@Large, on Alcatraz
The wifi I'm writing to you on is part of the exhibit. Instagram and Twitter are integral to Ai Weiwei's installations. Under house arrest in Bejing, the only way he'll see this installation is through our hashtags.
These hospital wing sinks, bathtubs, and toilets were measured to the millimeter by Ai's field assistants and the porcelain flowers built to fit by hand in China. The only piece that needed to be altered on site was the flower beneath the soap dish. Two minutes with a dremel sander made a tight fit.
Whispers in the hospital wing surmised the flowers are a new democratic China blossoming from a sewer of trampled rights, or memories from Ai's childhood in Mao's reeducation camps where his father, a dissident poet, was made to clean the latrines every day.
The plump lines and tactile illusion of the glaze make you feel like you could run your hands through the flowers, the way you sink your fingers into a bag of beans.
Almost all other pieces in the show are aural -- voices and readings of prisoners and dissidents -- singing voices from hidden speakers inside impossibly small cells and passageways.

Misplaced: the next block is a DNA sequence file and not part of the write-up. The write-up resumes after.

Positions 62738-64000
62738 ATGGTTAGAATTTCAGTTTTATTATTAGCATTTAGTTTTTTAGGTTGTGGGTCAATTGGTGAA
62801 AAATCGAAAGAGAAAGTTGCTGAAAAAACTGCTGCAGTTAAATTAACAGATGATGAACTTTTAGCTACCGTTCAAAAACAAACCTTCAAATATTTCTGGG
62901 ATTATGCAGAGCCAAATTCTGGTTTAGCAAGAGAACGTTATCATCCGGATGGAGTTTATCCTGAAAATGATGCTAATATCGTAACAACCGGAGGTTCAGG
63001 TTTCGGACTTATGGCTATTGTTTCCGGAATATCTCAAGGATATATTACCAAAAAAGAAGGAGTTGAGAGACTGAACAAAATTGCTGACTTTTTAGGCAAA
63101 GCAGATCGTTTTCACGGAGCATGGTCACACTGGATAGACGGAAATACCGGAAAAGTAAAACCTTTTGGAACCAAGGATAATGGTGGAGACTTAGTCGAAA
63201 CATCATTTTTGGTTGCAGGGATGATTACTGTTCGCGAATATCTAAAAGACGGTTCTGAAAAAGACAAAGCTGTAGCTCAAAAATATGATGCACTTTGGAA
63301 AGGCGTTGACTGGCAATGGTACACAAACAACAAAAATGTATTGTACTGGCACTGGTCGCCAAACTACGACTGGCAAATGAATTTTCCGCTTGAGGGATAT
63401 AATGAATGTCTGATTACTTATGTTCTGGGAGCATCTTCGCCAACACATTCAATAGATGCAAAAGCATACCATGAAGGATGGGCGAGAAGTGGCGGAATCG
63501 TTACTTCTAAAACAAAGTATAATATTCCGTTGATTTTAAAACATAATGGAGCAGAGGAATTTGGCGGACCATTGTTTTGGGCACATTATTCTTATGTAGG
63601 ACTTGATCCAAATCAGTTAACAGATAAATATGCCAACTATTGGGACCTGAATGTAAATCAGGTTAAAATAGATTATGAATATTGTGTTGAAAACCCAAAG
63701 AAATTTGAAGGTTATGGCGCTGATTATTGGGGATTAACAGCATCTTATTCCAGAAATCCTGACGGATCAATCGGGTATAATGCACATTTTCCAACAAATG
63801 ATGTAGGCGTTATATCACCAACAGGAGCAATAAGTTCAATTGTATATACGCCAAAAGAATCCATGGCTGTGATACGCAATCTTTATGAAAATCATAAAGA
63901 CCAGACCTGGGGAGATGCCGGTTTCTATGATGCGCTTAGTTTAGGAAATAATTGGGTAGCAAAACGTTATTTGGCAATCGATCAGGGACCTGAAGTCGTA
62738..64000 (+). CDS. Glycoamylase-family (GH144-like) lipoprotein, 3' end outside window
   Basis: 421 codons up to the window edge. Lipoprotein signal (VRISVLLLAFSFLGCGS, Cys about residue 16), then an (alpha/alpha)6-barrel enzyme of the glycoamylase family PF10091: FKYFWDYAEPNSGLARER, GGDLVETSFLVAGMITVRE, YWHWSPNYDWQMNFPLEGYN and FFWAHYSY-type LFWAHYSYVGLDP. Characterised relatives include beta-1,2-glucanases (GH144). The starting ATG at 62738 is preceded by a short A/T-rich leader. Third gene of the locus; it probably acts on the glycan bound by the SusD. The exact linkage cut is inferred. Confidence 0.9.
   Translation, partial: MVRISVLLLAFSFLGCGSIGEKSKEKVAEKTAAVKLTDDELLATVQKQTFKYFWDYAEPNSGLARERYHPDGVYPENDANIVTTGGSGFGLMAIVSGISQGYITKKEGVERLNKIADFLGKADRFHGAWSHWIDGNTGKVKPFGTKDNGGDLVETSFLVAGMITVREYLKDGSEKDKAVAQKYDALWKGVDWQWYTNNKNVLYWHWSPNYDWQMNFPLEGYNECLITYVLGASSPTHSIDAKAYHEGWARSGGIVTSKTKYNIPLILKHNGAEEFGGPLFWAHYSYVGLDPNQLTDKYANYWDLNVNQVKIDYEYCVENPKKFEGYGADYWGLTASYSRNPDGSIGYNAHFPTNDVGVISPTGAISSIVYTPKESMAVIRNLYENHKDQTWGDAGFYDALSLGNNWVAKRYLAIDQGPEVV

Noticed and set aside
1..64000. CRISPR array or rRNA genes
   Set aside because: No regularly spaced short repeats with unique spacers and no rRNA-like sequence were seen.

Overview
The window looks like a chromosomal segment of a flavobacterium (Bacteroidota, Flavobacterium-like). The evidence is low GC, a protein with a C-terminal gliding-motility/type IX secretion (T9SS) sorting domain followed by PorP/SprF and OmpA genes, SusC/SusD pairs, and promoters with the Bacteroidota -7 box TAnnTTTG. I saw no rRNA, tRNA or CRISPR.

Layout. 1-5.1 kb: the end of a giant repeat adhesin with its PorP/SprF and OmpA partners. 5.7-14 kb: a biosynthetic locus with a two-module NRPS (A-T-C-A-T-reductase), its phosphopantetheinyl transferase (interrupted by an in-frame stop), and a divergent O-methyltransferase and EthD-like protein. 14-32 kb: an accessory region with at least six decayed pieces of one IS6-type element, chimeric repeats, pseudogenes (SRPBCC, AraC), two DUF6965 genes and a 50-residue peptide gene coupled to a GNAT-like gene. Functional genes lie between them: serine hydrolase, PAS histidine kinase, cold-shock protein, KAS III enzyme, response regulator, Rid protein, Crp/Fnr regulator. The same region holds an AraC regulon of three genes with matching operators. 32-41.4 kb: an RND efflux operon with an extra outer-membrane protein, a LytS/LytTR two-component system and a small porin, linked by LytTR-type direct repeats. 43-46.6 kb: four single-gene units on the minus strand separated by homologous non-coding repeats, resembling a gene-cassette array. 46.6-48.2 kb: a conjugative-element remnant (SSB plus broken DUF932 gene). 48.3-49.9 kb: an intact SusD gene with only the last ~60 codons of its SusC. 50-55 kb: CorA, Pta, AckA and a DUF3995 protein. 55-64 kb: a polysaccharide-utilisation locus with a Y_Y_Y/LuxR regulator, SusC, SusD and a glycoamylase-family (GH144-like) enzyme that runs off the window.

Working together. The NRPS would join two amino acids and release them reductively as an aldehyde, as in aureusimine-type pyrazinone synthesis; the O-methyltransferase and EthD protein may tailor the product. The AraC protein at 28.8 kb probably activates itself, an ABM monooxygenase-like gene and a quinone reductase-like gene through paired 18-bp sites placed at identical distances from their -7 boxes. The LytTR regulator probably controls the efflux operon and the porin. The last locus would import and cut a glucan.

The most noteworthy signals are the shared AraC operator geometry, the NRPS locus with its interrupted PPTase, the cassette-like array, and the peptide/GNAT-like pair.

A mysterious 5-ton bird-like sculpture from solar cook stoves hides in the basement --
-- visible only through the view ports of this 2-foot-wide claustrophobe's nightmare of a gun gallery where guards could keep an eye on prisoners' handiwork.
The twitter dragon himself is undeniable.
The now-famous Lego portraits of the world's silenced have an unusual visual effect --
-- they don't resolve at normal viewing distance and look like just a bunch of Legos. The best way to see them is scaled back on your camera-phone. The ironies of which are really exciting.
Keep 'em coming, @aiww -- we need you. @Large #aiweiwei #AiWeiweiAlcatraz #FlowersForFreedom #SanFrancisco #Alcatraz